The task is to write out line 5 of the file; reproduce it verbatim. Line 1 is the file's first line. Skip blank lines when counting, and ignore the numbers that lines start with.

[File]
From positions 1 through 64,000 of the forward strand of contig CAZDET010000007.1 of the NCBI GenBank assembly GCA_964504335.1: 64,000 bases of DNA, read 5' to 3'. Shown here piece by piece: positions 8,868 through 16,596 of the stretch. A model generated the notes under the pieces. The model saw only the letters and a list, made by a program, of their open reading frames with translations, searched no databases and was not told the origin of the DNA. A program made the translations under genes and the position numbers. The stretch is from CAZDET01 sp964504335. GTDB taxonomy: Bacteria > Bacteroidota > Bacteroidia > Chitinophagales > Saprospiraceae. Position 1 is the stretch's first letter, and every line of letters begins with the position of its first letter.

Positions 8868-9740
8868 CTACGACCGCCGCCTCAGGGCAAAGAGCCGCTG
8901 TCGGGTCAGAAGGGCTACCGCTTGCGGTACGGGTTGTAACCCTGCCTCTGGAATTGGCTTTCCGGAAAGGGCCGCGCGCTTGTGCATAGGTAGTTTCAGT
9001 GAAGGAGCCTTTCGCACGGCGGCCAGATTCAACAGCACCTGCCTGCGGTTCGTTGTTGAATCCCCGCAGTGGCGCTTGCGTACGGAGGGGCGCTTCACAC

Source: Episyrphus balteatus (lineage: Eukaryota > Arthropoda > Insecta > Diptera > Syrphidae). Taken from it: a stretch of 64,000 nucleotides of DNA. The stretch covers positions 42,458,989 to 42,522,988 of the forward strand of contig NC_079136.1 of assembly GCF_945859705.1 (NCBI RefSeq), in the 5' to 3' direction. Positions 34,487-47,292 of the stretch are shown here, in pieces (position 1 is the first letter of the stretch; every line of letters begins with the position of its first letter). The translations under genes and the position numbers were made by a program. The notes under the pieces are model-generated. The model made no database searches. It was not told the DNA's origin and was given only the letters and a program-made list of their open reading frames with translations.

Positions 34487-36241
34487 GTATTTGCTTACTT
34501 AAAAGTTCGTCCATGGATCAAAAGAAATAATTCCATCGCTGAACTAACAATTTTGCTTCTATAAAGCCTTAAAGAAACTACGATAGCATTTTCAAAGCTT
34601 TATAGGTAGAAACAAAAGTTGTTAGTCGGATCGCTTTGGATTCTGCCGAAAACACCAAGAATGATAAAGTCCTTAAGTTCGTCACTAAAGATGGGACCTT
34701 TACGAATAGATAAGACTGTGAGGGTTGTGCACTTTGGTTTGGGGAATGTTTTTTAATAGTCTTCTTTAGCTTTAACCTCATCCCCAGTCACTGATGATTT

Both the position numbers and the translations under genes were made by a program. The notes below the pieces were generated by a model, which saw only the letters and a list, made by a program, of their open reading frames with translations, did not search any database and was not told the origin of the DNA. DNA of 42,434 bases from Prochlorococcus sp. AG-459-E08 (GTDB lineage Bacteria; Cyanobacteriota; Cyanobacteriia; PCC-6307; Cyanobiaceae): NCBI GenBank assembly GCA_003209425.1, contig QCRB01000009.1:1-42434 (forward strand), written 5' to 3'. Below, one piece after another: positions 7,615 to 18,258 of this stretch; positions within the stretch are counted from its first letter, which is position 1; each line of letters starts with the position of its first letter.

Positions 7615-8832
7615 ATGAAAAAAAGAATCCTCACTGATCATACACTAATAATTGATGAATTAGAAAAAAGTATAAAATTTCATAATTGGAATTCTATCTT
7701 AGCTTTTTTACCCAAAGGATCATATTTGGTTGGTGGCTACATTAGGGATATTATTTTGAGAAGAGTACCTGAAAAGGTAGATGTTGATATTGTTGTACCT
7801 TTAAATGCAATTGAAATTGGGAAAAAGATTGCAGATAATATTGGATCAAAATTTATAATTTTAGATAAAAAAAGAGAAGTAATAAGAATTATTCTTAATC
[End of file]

9001 GAAGGAGCCTTTCGCACGGCGGCCAGATTCAACAGCACCTGCCTGCGGTTCGTTGTTGAATCCCCGCAGTGGCGCTTGCGTACGGAGGGGCGCTTCACAC